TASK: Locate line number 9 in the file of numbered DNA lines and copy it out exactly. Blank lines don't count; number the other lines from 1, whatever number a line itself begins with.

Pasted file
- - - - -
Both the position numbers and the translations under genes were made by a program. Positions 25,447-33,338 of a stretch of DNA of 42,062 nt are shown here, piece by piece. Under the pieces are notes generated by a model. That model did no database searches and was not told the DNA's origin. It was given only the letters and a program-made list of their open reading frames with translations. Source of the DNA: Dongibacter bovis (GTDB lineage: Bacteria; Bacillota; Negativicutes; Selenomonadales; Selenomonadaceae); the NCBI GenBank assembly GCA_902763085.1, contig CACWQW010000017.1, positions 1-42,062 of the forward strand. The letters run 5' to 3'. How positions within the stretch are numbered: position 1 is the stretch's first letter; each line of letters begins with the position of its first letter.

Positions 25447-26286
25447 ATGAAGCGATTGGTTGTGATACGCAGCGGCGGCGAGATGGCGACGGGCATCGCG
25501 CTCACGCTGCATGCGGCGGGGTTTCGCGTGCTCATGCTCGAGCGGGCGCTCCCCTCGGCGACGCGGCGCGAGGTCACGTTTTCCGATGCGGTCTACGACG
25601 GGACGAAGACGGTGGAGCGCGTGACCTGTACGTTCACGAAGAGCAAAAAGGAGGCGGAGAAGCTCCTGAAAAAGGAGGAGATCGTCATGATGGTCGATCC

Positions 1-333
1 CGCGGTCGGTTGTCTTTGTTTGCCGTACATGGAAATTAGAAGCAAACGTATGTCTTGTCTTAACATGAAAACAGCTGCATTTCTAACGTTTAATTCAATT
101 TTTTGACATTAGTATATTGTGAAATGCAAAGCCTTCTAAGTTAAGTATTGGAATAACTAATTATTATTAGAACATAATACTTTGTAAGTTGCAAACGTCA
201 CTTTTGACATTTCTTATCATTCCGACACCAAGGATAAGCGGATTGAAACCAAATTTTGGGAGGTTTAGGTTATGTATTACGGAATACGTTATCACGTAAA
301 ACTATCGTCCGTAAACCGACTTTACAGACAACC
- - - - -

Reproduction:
201 CTTTTGACATTTCTTATCATTCCGACACCAAGGATAAGCGGATTGAAACCAAATTTTGGGAGGTTTAGGTTATGTATTACGGAATACGTTATCACGTAAA